Today, deprovincialization occurs less often through immersion in classical texts than through immediate exposure. Islam is on TV, Hinduism is in the religious section at the bookshop, Confucians are members of the PTA. The daughter of a church member marries a Buddhist, a relative converts to Judaism, a lay leader in the church becomes fascinated with the Samurai sense of duty to a corporate unit—which threatens both his sense of the superiority of the Protestant ethic and his job—while his wife signs up for yoga class and his son becomes a Marxist.

Ethnocentrism in faith is simply no longer possible. Those who did not learn from the "comparative religion" or "history of religions" scholars of the past two centuries that non-Christian religions were out there, and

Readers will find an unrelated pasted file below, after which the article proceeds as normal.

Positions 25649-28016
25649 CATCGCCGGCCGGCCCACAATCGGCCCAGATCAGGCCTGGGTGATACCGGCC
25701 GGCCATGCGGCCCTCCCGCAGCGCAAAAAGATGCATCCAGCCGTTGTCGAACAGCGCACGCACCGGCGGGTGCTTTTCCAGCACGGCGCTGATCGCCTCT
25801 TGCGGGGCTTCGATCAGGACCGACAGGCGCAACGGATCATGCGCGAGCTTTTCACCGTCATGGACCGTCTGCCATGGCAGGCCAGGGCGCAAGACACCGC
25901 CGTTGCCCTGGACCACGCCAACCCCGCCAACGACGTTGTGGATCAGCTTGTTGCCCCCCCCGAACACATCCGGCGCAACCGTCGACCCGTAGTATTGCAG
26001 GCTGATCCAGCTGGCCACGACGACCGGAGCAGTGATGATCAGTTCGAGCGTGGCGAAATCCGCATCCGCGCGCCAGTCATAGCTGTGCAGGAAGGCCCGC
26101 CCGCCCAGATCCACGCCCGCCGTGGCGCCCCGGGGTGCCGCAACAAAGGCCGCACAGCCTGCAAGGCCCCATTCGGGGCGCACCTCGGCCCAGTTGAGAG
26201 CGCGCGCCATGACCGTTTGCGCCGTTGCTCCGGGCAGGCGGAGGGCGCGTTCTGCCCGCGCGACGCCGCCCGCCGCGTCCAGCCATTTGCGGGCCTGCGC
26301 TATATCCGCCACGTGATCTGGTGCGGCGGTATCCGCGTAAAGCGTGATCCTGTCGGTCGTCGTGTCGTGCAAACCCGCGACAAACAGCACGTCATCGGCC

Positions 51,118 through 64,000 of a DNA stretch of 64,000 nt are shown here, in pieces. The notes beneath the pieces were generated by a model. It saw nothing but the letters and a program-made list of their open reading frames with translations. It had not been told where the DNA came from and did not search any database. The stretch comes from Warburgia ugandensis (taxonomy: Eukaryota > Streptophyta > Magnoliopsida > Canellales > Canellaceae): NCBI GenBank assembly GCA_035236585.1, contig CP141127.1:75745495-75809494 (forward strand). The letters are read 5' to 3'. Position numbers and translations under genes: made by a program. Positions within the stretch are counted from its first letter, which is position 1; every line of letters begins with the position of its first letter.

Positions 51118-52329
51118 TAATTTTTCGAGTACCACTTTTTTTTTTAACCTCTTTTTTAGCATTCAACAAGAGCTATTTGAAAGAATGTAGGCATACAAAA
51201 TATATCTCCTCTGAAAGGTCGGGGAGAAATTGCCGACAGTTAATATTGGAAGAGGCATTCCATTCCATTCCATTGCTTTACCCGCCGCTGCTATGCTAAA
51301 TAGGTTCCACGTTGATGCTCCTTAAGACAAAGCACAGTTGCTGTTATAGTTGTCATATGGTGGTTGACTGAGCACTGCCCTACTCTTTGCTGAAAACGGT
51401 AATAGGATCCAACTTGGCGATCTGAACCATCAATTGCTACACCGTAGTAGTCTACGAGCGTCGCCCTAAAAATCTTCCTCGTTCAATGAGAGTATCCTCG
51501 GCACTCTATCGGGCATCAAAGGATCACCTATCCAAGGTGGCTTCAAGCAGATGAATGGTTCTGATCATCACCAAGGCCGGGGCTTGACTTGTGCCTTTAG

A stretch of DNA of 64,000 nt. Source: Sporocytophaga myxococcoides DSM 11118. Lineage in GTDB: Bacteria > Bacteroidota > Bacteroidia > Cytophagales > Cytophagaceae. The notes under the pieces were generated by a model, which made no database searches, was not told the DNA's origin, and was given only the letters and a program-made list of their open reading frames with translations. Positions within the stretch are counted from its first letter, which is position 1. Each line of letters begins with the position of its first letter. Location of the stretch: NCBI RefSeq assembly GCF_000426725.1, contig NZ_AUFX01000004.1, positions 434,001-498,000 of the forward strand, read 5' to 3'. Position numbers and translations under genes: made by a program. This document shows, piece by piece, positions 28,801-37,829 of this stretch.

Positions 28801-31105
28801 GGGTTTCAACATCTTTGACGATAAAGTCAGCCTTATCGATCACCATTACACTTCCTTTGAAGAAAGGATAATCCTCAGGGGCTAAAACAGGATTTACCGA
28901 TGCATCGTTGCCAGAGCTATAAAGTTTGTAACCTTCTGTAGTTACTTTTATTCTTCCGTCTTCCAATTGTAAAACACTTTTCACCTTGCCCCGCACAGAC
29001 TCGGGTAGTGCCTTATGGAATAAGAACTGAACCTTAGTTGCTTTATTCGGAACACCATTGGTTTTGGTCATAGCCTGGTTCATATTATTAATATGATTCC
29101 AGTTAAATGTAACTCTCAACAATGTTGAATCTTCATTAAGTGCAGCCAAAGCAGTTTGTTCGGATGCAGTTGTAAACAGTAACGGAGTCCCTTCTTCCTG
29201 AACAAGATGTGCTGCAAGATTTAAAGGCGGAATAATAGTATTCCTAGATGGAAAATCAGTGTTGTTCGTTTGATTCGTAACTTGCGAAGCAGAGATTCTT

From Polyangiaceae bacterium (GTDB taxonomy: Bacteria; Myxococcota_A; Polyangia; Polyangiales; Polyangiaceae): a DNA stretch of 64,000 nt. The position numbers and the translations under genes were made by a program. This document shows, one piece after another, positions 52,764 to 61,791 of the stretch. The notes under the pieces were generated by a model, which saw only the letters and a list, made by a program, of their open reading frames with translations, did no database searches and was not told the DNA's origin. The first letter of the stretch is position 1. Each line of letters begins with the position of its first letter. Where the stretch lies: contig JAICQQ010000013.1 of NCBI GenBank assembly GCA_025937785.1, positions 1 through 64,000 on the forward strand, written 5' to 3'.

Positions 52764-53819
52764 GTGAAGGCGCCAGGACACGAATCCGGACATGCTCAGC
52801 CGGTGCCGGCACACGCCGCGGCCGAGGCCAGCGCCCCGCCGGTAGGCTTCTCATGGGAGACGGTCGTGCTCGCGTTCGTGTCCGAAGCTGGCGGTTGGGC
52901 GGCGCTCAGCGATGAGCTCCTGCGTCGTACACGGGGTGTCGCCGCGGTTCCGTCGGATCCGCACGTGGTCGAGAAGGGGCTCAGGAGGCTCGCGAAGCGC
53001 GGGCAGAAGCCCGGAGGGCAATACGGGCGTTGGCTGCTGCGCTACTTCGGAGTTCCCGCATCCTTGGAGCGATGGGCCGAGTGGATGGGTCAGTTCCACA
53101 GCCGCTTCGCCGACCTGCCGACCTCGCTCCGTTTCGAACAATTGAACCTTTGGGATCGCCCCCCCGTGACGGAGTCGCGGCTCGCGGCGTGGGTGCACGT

were at least as subtle, coherent and devoutly held as anything homegrown, and those who did not learn from World War II and the decolonial period not to identify cultural-linguistic traditions with Christianity, are learning from contemporary cross-cultural exposures that many things thought to be unique are in fact quite common.

Each may have a preferred example. Consider this one: Christians might think that the dynamics of grace and faith in human salvation could only be worked out in Christianity—until they learn, for example, about the intricate, debates between the "cat doctrine" and the "monkey doctrine" in Bhakti Hinduism. The mother cat, wanting to save a kitten under threat, takes it by the scruff of the neck and moves it to a new place; the kitten is helpless by itself, although it trusts. In contrast, the baby monkey, hearing the warning cries of its elders, clings to the mother as she moves, and is thereby graciously saved. In the moment of true enlightenment, both movements occur.